part 1 | part 2
n this second post I continue the story of how miggle transformed from a company that predominantly provided out of hours editorial content and content management services to one which pivoted and grew to become a successful web development agency by virtue of embracing open source via Drupal. You can see the related podcast for it here.
The work we did for ITV in 2011 was our first Drupal engagement. We were asked to maintain a bunch of Drupal 6 sites, as well as build a new site, called ITV Food and given a retainer to staff up appropriately to do this.
Up until that point, the miggle business, which had never before billed for web development work accounting for more than 24% of its annual revenues completely pivoted. In 2011 web development was responsible for 72% of our turnover. The downside was that ITV was responsible for over 50% of the turnover of the entire business - which is never a good position for a small business to be in - although it was fortunate for us because by 2011, both AOL and Yahoo! who had been responsible for a massive share of revenues previously had reduced their spend with us significantly as their business and resourcing models changed. What the business needed to be sustainable was 20 or so clients each responsible for about 5% of our turnover, thus giving us a more diversified income stream. But how were we to do that?
The upside of the ITV job was that it gave us a significant opportunity to focus on building up our Drupal skills in general while looking to being more Drupal talent into the business.
Also, because ITV had engaged us to find Drupal developers we needed to make it obvious that we were involved in the Drupal project. At the start we didn’t feel as if we had the skills and knowledge to contribute back in terms of code, but we did have the means to sponsor events - and being Silver Sponsors at DrupalCon London was money well spent in showing we were serious about the technology. This helped with finding new team members.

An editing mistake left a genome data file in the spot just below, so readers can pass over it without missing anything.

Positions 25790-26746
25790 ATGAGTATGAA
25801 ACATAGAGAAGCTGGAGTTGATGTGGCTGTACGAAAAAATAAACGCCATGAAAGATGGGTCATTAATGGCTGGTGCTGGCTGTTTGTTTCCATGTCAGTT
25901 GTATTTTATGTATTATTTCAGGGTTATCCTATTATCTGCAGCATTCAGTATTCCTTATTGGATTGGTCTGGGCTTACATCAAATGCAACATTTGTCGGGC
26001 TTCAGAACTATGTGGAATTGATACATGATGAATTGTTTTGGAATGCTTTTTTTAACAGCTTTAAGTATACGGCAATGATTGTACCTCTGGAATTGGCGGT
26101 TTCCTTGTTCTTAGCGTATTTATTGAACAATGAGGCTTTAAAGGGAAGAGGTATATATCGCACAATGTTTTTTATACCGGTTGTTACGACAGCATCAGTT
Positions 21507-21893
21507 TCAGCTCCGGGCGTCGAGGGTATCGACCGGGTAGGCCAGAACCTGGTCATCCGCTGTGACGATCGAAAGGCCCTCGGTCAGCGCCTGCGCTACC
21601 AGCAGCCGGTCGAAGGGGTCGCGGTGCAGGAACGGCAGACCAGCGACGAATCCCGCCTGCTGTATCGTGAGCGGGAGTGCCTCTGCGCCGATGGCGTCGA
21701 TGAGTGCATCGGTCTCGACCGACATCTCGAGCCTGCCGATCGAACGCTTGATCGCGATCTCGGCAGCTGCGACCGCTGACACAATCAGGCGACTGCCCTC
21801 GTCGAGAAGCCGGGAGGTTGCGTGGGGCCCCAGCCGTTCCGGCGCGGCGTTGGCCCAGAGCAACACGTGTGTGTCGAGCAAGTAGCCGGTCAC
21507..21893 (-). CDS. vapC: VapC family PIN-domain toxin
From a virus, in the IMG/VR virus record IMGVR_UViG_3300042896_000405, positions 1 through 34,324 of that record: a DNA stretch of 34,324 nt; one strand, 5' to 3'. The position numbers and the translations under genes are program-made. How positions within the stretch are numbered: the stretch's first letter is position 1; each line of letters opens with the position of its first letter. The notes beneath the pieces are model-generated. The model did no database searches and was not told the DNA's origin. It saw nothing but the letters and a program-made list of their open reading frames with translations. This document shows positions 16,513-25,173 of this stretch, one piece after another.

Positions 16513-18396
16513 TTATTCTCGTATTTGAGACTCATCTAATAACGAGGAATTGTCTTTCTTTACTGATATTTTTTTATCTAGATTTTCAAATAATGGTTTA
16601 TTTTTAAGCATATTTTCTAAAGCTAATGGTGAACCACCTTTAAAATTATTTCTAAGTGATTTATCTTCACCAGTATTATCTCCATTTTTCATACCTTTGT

How Drupal helped us diversify income
I think the trick for any services business like miggle is to work out how you productise those services.
People, Product, Price and Positioning. My take on the 4 Ps.
I see Drupal as a product. Products are often easier to sell than services because it’s easier to talk about features and benefits.
Any product has its limitations, but working within constraints is not always a bad thing. The better your knowledge of a product the more you'll know what is achievable. It's then a case of working out how to bridge the gap between the achievable and the required, the ‘nice to haves’ and ‘must haves’, the custom and the contributed and making the trade-offs required.
As a product manager by trade I find working with a product like Drupal provides me with a range of repeat learnings. Importantly I find it cuts the time required from the dev team in contributing to RFPs/Briefs/ITTs or in closing sales.
When there's a demand for a product the market helps set price and that price is transparent. Marketplaces for development services like G-Cloud make this even more so. Often, when we were chasing WordPress work it felt like we were in a race to the bottom price wise. It's not just price transparency that solves this as a problem. I think there's a clearer way in Drupal to demonstrate best practice and that creates less downward pressure on price.
Working with an open source product that we all buy into has also helped us at miggle determine and unify what our business 'why' is. That has given us a real sense of togetherness. Drupal helps us continue to deliver self-sufficiency which is what miggle has always been about. And has helped us position ourselves as experts at building content management solutions, which deliver operational freedom.
At this moment in time most of the Drupal work we do finds us. Our website makes it obvious what we do, we are on G-Cloud, Acquia Partner Finder, Drupal.Org and a range of other sites and word of mouth is increasing. Those that find us have generally already made, or are very close to making, a decision on Drupal. This is handy for two reasons. One, it shows that there is someone client side who 'gets it' and two, it means we don't have to sell it in, which is great. Right now I'm really the only BDM, but as MD of a small agency I wear many hats. I don't have a sales team and I don't really see myself as a salesman. There is a challenge with the work finding us and that is that we are reactive. I'll cover that in my summary.
People: Consistency in staffing and skills